By Frank Lanza, M.D.
At the time just prior to the first crusade
in 1095, there were three great powers in the European and Middle
Eastern World; the Holy Roman Empire consisting of most of Western
Europe; Byzantium, which included the Western part of the Asian Minor,
Greece, and the Balkans, and Islam, which controlled Eastern Asian
Minor, Persia, Syria, Palestine, Arabia, North Africa, and Southern
The Holy Roman Empire had its origin in the Carolingian empire of the
Franks whose first mayor (“King”) was Charles Martel.
This included what is now Germany, The Netherlands, Belgium, and
France. When Martel died in 741, he was succeeded by his son,
Pepin (The Short), whose major contribution to history was his invasion
of Italy in 756 leading to the defeat of the Lombards who occupied
Central Italy. Pepin subsequently gave that land to Pope Stephen,
II. This became known as the “Donation of Pepin” and
in return the Pope consecrated Pepin as king of the Franks. Pepin
died in 768 and his son, Charles, better known as Charlemagne, became
king. Charlemagne and Pepin expanded their empire by pushing the
Muslims out of Southern France and Northern Spain during the latter
part of the eighth century. Charlemagne again invaded Italy in
773 in order to recover the papal territories donated by his
father. He also fought prolonged wars against the Saxons in the
northeast. Both he and Pepin cultivated good relations with the
Pope and Charlemagne was crowned Holy Roman Emperor by Pope Leo, III in
Charlemagne died in 814 and his son, Louis (the Pious), became
emperor. He continued the wars of attrition against the Muslims
and Spain and repelled invasions by the Vikings in the north and the
Magyars in the east. Unfortunately, at the time of his death in
840, he had three adult sons and the empire was divided into three
parts. By that time the Holy Roman Empire consisted of a
collection of Kingdoms with semi-independent rulers and could hardly be
called an empire. Ultimately, the emperor became a figurehead,
elected by the various kings. This situation inevitably led to
civil wars and also strife with the papacy over the right of investure
i.e. whether the pope or the secular rulers had the power to appoint
bishops and archbishops. This controversy continued for over 200
years. This was important to the nobility because of the power
wielded by these clerics. The Vatican held that Ecclesiastic
appointments should be made by the church. The matter was not
finally resolved until 1122 by the Concordat of Worms which provided
for a distinction between the temporal and the spiritual powers of the
Islam, on the other hand, after the defeat at Tours in 732, was slowly
driven out of Southern France and Spain by the Christian emperors and
kings of the west. However, it was not until 1492 they were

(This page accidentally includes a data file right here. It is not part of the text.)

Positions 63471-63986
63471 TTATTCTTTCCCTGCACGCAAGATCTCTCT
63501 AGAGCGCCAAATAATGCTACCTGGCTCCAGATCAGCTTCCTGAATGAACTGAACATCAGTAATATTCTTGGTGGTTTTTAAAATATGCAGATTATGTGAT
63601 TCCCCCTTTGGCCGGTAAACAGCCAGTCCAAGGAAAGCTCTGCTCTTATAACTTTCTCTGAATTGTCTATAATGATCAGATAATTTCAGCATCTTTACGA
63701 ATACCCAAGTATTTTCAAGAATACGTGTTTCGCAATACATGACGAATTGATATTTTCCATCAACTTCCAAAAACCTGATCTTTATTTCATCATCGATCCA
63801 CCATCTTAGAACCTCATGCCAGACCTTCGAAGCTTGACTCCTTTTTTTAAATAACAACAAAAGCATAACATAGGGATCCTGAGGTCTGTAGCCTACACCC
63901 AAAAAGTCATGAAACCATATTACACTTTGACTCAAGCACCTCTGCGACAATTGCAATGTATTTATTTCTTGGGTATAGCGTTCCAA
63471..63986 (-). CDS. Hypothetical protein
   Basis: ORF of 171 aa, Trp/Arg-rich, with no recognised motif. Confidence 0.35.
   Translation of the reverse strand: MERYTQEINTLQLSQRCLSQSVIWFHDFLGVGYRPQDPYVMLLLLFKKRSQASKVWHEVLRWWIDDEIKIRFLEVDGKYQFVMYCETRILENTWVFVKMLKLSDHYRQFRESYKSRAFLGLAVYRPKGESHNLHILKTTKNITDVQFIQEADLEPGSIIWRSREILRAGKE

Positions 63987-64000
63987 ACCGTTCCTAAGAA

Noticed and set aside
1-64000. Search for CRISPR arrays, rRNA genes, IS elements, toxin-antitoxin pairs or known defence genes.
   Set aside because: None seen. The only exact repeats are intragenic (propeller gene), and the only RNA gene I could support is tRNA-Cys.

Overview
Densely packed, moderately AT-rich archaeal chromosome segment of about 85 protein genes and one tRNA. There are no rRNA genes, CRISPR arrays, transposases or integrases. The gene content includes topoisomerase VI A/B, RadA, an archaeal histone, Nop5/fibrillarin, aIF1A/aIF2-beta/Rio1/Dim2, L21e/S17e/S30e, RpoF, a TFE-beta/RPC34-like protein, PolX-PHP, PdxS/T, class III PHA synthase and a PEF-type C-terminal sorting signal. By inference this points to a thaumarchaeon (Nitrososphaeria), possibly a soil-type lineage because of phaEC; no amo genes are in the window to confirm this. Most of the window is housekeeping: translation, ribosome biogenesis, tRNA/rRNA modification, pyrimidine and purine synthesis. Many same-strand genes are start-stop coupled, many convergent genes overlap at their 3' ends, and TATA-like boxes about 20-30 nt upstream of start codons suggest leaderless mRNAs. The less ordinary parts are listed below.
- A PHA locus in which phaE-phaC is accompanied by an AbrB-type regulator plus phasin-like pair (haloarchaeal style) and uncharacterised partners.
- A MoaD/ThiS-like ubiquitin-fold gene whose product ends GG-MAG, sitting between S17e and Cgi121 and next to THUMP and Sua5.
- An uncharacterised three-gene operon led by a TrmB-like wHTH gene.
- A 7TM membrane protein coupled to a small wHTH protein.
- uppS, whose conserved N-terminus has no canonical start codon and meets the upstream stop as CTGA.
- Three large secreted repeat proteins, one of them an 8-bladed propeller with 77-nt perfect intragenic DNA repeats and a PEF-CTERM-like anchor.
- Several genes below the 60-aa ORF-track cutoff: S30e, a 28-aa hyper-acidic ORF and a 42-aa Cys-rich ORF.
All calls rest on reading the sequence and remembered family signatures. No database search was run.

finally expelled from Spain.
In the Middle East, there was ongoing war between Byzantium and
Islam. In the 8th and 9th century, Arabs conquered Egypt,
Morocco, Tunisia, and Persia and established the Abbasid caliphate and
moved the capital from Damascus to Bagdad. In the 10th and 11th
centuries, the Seljuk Turks came out of Asia and captured most of the
Middle East, including Palestine, Syria, and western Asia Minor.
Most of these conquests were at the expense of the Byzantines.
The Battle of Manzikert in 1071 was a major defeat for Byzantium.
However, a few years later, the Byzantine emperor, Alexius I Comnenus
regained some of the lost territories and revived the Byzantine Empire.
In 1095, the Byzantine emperor Alexius appealed to Pope Urban, II for
help against the Muslims who were threatening Constantinople.
Urban felt strongly that the Holy Land should be controlled by
Christians rather than Muslims. He called for a council of the
church at a town in France called Cleremont where he preached a sermon
calling for a grand crusade to retake the Holy Land. He was a
gifted orator and his message was received enthusiastically which led
to the first great crusade. It should also be noted that those
who “took up the cross” did not do so for altruistic
reasons, but rather for the opportunity to plunder and establish new
kingdoms for themselves. The Pope also had ulterior
motives. In 1054, a schism had occurred in Christianity.
For years, the archbishop of Constantinople had opposed the authority
of the Roman Pope over the Eastern Church which he led. This came
to a head in 1054 when Pope Leo IX and archbishop Cerularius
excommunicated each other over the Pope’s efforts to control the
Eastern Church. This led to a separation of the Western or Roman
church from The Eastern Orthodox rite of Christianity. When the
Eastern Emperor Alexius asked for help in 1095, Urban agreed to promote
the crusade in return for Alexius’ help in reuniting the two
branches of Christianity. The Pope also benefitted from the
crusade because it distracted the European nobility from the
controversy over investure. This was the setting for the
beginning of the first crusade which began in 1096. It was led by
Raymond Count of Toulouse, Godfrey, Duke of Lorraine, and his brother
Baldwin, Behemond of Taranto, and the papal legate, bishop
Adhemar. Their march across southern Europe to Constantinople was
characterized by the usual plunder, rape and murder.
However, the so called People’s Crusade led by Peter the Hermit
was far worst by comparison. Impoverished people living in miserable
conditions looking for a better life in the Holy Land joined the
movement. Their progress eastward across Europe preceded that of
the first crusade and there was great slaughter of European Jews, along
with rape and pillage. Alexius was horrified when that motley
band arrived at his city and he shifted them across the Dardanelles to
fight the infidels. They were defeated and massacred in short
order by the Muslims. A few survived to reach the Holy Land and
these were called “tafers”. These survivors of the
People’s Crusade were feared by everyone because of their
religious fervor, which made them fierce fighters and their habit of
killing everyone in any town or village they captured.
The main body of the crusaders arrived at Constantinople in 1097.
They took Nicea from the Muslims and returned it to Byzantium.
Baldwin and his troops then attacked and besieged Edessa, which fell
later that year. By that time, the Crusaders were quarreling
among themselves and refusing to cooperate with Alexius. They